He also defends the middle-aged men, Kuralt especially, because they defy the TV news standard of "plastic people with hair helmets" who "came out of a cookie-cutter."

With his casting policy, Northshield says, "You do end up with a bunch of dumplings, but they're real."

Northshield sees other problems. "What we still have to do is what a Sunday paper does," he says. "And that is to supplement and still stay connected with the main flow of news." A longtime master of the network news game -- he produced NBC's spectacular coverage of July 4, 1976, while at that network -- Northshield sees "Sunday Morning" as a return to broadcasting fundamentals he doesn't mind having labeled "old-fashioned." The program has an easy, classy and very civilized personality.

"I think we've got a Sunday morning mood, whatever that is," Northshield says. "To me, the height of arrogance is saying what people want or need or will watch, or that crap. I go with what I believe is the right stuff. And I think that a kind of leisurely and moderately sophisticated calm thing on Sunday morning is right."

Still, "Sunday Morning" suffers from too much talk. The sit-down pieces in the studio, with such contributing columnists as Heywood Hale Broun, Jeff Greenfield and Fran Cole, are fine, if uneven in content; but the filmed reports still sometimes choke on the extraneous words of reporters who refuse to trust the visual.

Northshield says he is not afraid of talking heads, the alleged dread of television news and public affairs, because the effectiveness of this depends on "what talk and what head" are involved. If it's Bernard Kalb in Peking and Peter Collins in Hong Kong convening live by satellite with Kuralt in New York just as China stepped up its invasion of Vietnam, talking heads can be hunky-dory, as on a recent "Sunday Morning."

Walter Cronkite came in by tape delay from Jerusalem last Sunday for a chat with Kuralt. Northshield says there is a provision in his budget for "a lot of satellite time" to permit such intercontinental debriefings. These things can be expensive; the 10-minute session with Cronkite cost between $8,000 and $9,000, although the satellite time was used for transmitting some additional Mideast footage.

So far, only 80 stations, less than half the CBS Network affiliates, are carrying "Sunday Morning," and a few of those in the West air it at horrendously early hours when only mothers and crying babies are up. "It's not a runaway hit," Northshield says. "The ratings haven't gone through the roof or anything like that.But the mail is 99 percent favorable, the response from the stations is wonderful, and I am told the show is very pleasing to my bosses at CBS News and at Black Rock [CBS corporate headquarters in New York] as well.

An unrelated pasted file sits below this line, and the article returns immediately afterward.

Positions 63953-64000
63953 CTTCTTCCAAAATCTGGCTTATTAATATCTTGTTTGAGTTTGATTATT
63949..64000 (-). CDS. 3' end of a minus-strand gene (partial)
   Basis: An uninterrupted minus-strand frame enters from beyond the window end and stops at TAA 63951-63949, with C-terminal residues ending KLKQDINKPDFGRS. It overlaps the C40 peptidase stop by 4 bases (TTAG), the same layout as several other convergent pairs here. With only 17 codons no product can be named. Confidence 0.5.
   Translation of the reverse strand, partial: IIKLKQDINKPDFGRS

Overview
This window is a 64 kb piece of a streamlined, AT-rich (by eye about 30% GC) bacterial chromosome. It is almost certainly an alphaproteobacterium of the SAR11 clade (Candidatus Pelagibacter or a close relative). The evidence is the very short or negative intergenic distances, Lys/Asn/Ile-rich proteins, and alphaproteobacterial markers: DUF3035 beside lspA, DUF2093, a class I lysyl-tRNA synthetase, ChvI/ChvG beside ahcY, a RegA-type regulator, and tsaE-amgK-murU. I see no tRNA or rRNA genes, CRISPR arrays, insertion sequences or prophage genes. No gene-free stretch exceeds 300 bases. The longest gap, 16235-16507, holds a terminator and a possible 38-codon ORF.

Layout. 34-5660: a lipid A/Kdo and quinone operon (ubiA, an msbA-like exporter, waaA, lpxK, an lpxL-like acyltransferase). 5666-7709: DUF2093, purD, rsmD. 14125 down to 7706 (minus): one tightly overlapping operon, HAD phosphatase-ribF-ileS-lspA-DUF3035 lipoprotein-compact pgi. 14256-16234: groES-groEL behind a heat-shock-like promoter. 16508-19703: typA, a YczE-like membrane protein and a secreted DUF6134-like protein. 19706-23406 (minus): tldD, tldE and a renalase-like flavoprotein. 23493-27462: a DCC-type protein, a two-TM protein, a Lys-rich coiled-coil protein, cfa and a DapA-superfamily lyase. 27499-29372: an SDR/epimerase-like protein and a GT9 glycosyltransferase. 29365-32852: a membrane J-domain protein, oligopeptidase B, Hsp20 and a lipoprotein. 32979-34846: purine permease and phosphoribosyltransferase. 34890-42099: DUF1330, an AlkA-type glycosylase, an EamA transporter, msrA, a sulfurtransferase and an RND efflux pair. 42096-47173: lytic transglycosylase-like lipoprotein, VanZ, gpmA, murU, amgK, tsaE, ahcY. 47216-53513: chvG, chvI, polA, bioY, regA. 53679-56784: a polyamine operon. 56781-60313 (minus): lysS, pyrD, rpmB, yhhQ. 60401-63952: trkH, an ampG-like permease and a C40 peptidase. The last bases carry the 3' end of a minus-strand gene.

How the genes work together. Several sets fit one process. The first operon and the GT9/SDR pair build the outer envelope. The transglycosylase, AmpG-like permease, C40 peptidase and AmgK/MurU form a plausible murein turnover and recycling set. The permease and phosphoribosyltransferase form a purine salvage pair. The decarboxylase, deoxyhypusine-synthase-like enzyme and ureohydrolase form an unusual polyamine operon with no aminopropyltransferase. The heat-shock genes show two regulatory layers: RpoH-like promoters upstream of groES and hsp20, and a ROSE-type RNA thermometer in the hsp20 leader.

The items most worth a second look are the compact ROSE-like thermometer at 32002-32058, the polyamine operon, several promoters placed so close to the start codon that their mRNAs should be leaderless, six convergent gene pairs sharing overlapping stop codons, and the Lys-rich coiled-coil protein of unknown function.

"In Washington, they're very happy with it. A guy told me he's getting a 4 rating where he used to get only on asterisk." Northshield would like to see the day when the response is so good that CBS moves the show to an 11:30 p.m. timeslot and out of the cartoon ghetto in which it now blossoms.

On today's edition of "Sunday Morning," the major "cover story" will be President Carter's peace capade in the Mideast. There will also be such reports as a visit to Texas A&M University, once unsuccessfully integrated and now nearly an all-black college again, and a talk with baseball's Bill Veeck, whom Northshield optimistically considers "the voice of spring."

Though "Sunday Morning" can occasionally become as stuffily ceremonial as a lot of CBS News endeabors, and though Kuralt can be insufferably grandiloquent at times -- he's the flag that waves itself -- this program still has succeeded in proving its worth in less than three months on the air. It's really become unthinkable to turn on a TV set Sunday mornings and not talk at least a peek at what's doing on "Sunday Morning." The show threatens to become indispensably supplemental.

And best of all, Northshield has shepherded it along with no visible reliance on marketing-research studies or the latest glitter trenda in TV news. He's made it a program for people who do not need to be bullied or tricked into curiousity about the world in which they live and the creatures who share it with them.